Last year I read (and reviewed for Star*Line) his collection Luminous Worlds from Dark Regions
Press. Because David has written so many books, I heartily recommend this one as a good sampling, a great place to start if you have not had the privilege of reading him before.

And now, on to the interview!

David C. Kopaska-Merkel

Why do you write what you do?

I don't usually plan ahead. I write what comes into my head. I have ideas that knock hard to be let out. I like science fiction and fantasy, so that's what I write. I made up stories and poems for my children when they were small, so I write those things too. One thing I set out to write, deliberately, is the daily poem. These are usually haiku and they are usually about something that is in my presence. That is how haiku are supposed to be written, at least traditionally. I do try to write for themed issues and such, but sometimes everything I come up with just doesn't fit.

How does your writing process work?

I sit down to write, and sometimes something intelligible comes out. If I think I might be able to improve it, then I fiddle with it, adding commas and taking them out, wholesale reorganization, that sort of thing. Quite often, I decide the avenue I'm following is unfruitful. At that point I either start over with a piece of what I've got in front of me or abandon it altogether.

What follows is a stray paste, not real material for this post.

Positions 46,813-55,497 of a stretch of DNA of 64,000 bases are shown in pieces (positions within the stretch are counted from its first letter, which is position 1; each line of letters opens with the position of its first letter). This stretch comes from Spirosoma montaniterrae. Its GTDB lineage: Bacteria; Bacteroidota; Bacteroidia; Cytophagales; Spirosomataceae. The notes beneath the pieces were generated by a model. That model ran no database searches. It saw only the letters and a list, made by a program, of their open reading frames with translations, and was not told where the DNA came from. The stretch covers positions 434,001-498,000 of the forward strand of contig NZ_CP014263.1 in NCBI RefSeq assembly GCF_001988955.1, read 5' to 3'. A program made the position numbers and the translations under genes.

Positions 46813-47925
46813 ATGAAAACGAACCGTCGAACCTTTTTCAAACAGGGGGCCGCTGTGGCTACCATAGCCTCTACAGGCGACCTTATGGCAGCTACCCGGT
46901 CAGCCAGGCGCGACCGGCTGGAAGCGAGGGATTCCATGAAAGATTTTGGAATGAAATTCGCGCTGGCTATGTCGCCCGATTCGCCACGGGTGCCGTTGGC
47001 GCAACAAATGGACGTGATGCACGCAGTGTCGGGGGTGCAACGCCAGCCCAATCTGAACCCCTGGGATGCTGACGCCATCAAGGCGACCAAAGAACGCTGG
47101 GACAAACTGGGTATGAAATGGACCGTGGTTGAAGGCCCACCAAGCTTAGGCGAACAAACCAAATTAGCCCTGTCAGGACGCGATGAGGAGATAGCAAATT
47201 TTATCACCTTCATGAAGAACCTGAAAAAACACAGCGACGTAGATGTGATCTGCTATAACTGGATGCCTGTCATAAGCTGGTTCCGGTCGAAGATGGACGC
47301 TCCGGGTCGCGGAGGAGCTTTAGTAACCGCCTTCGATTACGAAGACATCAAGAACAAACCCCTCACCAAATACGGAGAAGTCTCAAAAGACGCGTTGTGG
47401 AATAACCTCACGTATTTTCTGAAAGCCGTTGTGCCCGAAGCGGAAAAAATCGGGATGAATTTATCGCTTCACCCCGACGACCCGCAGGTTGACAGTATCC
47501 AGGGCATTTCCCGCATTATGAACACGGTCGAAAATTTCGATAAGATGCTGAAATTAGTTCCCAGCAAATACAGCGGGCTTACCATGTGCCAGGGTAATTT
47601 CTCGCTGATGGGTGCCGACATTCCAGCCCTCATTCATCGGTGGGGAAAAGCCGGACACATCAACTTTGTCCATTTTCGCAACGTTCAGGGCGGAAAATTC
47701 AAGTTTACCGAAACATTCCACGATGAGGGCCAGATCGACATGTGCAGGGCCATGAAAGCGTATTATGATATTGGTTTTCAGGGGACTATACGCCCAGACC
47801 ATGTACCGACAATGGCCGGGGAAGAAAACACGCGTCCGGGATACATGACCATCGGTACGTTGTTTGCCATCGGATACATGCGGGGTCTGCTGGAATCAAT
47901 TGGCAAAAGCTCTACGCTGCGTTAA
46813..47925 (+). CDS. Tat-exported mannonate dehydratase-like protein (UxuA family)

I have an online writing group. Each week we propose words and then the idea is that each of us will write a poem using some or all of the words. I find this is a good way to get started writing. Also, if you really try to use all the words, the challenge encourages creative thinking.

 What are you working on now?

I am working on a second book of children's poems. The Edible Zoo was written for my children, nieces, and nephews when the oldest ones were only a couple of years old. They really liked the funny poems about people and animals trying to eat each other, and over the years when more nieces and nephews were born, and another daughter, I added poems. Eventually it was published and a couple of them bought copies for their own children. So recently I wrote a silly children's poem about an animal (it wasn't being eaten). I read this poem to my other writing group (this one is local). Several members are pretty serious and accomplished writers. Anyway, everybody liked the poem, so that's my new project: write some more.